Project Inspires Beauty in the Concept of Trade Shows While Providing a Business Platform for Leading Brands Retailers in Denim, Contemporary, Premium Street, Accessorie-Label Networks Bi-Annual Trade Show Review from Spring, 2008
Late Saturday night February 16, on the heels of successful trade shows at MAGIC and Project in Las Vegas scores of fashion industry insiders made their appearance at the coveted guerrilla pop-up store opening of Japanese high-end street brand Comme des Gar?ons in downtown Los Angeles. Located across the street from Label Networks office, our new neighbors greeted us kindly as we, along with many others, made our way behind a black gate into an alley located next to a cool local sneaker shop to get access to the hidden store. It’s so secret that the only way you can find the entrance is to look for the alley dumpster–the door’s on the other side.
People from Eno, WESC, Roxy, Creative Recreation, and others were onsite to catch a glimpse of this leading-edge Japanese brand designed by Rei Kawakubo, who’s famous for deconstructed tops, men’s suit jackets, and avant garde women’s clothing.
Comme des Garcons is also noted for being one of the first brands to launch the concept of pop-up retail in Japan whereby empty, hidden, usually small spaces are used for retail for a limited amount of time. In Label Networks’ presentation at MAGIC last week on Global Youth, Street Culture Fashion trends, we talked about the growing power of pop-up retail and how it’s changing the landscape shopping in general. In many ways, pop-up retail brings a new energy to the staid concept of shopping, creating a rave-type of mentality to check out the store as an event or happening as well as a shopping experience. Comme des Garcons was a leading brand in this trend, starting with their first pop-up store in Berlin in 2004. To date, pop-up is becoming a vital retail tool for even big brands now like Fila, Target, and even Hanes. (H&M has a pop-up of sorts in Second Life.)
In the arts, particularly graffiti and street art, the power of pop-up retail and online stores offering artwork at discounted prices is increasing. Santa’s Ghetto is a prime example of an on-going art pop-up that takes place for 3 days online ending at midnight on Christmas. Last year, the marketing and artwork actually took place in the West Bank with artists such as Banksy, Swoon, Faile, Blue, Sir Peter Blake, and others painting on the Wall and documenting the transformation then posting it online in their “Santa’s Ghetto” art pop-up store. It was a brilliant example of how pop-up can be a movement -in this case not only to affordable art, but corresponding apparel with a cause. But because the store (whether brick ‘n mortar or online) is ephemeral, gone in days, it makes for a different sort of shopping experience by being pro-active instead of reactive to normal traffic and shopping patterns.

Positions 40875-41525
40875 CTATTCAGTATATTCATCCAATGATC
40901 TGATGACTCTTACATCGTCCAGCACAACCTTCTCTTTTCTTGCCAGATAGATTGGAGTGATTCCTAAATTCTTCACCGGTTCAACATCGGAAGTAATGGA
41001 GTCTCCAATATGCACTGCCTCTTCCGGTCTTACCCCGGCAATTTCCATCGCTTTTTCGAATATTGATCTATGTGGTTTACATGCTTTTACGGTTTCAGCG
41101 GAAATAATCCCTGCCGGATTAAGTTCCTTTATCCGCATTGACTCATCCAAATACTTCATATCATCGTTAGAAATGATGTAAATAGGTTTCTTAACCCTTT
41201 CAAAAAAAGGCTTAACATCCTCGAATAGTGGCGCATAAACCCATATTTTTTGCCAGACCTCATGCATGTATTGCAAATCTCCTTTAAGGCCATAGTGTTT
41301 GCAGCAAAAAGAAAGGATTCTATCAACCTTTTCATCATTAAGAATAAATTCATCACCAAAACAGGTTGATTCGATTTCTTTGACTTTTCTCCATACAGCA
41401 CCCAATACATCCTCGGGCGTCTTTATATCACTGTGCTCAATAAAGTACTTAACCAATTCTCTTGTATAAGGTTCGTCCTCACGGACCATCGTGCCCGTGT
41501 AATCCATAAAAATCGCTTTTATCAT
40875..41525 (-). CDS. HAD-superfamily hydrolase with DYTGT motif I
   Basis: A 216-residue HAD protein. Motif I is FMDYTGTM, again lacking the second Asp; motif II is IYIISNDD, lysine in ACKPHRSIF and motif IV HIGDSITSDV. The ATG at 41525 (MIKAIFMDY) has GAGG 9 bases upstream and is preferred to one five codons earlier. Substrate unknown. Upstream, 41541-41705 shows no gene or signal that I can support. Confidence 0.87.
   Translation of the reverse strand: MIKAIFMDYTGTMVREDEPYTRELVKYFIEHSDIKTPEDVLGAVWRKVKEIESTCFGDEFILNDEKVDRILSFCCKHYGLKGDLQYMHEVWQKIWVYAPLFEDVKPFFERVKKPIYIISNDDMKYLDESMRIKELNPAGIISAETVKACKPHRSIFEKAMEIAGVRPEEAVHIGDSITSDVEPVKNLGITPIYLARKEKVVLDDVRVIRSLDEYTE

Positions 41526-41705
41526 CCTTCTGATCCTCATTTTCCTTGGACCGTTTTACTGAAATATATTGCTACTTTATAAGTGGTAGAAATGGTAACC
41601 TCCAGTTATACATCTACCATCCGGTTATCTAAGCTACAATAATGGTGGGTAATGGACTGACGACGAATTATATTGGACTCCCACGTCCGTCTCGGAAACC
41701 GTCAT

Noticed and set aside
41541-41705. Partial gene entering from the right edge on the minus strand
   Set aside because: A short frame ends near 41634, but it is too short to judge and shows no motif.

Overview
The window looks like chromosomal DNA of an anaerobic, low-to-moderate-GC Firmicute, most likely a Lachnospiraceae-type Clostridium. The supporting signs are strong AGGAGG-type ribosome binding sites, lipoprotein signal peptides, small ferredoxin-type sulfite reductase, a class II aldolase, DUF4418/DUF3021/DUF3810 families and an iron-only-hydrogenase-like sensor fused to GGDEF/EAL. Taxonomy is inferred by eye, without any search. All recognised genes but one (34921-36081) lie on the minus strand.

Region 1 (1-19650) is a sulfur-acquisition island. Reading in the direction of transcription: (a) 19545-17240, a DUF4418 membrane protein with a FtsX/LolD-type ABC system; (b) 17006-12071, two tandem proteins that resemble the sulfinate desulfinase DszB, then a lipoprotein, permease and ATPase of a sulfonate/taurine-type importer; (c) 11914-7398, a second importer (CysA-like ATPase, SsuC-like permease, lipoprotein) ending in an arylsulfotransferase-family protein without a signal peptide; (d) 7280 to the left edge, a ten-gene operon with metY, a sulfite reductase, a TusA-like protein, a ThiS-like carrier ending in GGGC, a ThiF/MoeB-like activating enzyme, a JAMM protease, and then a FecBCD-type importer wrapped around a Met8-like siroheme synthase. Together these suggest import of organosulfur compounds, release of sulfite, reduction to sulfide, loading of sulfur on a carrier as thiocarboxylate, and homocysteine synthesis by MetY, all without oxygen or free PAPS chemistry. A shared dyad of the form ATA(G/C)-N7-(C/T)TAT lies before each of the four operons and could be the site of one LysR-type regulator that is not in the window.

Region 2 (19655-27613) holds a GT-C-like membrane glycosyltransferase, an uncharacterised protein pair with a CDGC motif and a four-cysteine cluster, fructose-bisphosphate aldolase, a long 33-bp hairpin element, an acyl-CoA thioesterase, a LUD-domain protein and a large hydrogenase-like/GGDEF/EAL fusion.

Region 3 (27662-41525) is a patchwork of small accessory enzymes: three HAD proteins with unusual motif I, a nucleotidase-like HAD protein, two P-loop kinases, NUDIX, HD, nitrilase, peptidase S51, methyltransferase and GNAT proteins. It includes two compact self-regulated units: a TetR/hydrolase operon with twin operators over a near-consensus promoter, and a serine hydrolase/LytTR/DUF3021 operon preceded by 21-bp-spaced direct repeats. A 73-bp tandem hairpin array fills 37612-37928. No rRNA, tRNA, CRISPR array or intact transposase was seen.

Retail as Design/Event Space , Pop-up: A great example of this concept, other than Comme des Garcons recent version is New High (M)art in Chinatown, Los Angeles, whereby a small store is re-designed by new designers and artists featured every 6 weeks. The streetwear brand Mishka in Brooklyn is having success with their recent pop-up, which also features various DJ’s, which has extended into late spring.
For most pop-up stores, you basically have to be in-the-know first off to know where the pop-up is located and secondly, be invited to the opening or in some cases, simply to shop. According to Brett Westfall, who’s working with Kawakubo on the Comme des Garcons store on west 4th street in downtown Los Angeles, and who has his own collection called Unholy Matrimony, they liked the old buildings of the Old Bank District and post-apocalyptic decay of the area. (Which were the same reasons that attracted Label Networks to move headquarters from Culver City to downtown LA.) Their other pop-ups, located in places such as Warsaw, Poland, Reykjavik, Iceland, and Helsinki, Finland, are also located on the margins of the cities or in deconstructed areas. In many ways choosing the location for a pop-up tells the story of the brand and designs and so can be vital to the success of the coveted temporary store concept.
The designer of the new Comme des Garcons pop-up known as Tak, created white tiles covering the 25-foot walls, with stacked TV’s in the middle and metal benches. Beams cut through the cracked tiles, creating sort of a weird public bathroom feel to the area, which is also lined with silver tubing for clothes. Unfortunately, the collections were not available because they were stuck in customs, but we all celebrated anyway -especially those of us from across the street.
The pop-up Comme des Garcons store will be available for 1 year, featuring some discounted pieces, along with Kawakubo’s prot?g? Junya Watanabe (from Undercover and inspiration to local Project Runway winner Jeffrey Sebelia who also lives in the area). Also on hand will be some pieces from Brett’s Unholy Matrimony, as well as old-school Comme des Garcons pieces from previous collections in order to show the entire breadth of the brand’s evolution over time.
Overall, pop-up, also known as informal retail is many ways is becoming the new style of formal retail.
For more information from Label Networks’ presentation at MAGIC called “Global Youth, Street Culture Fashion,” email firstname.lastname@example.org; (323) 630-4000. Premium Global Subscribers 2008 receive access for free.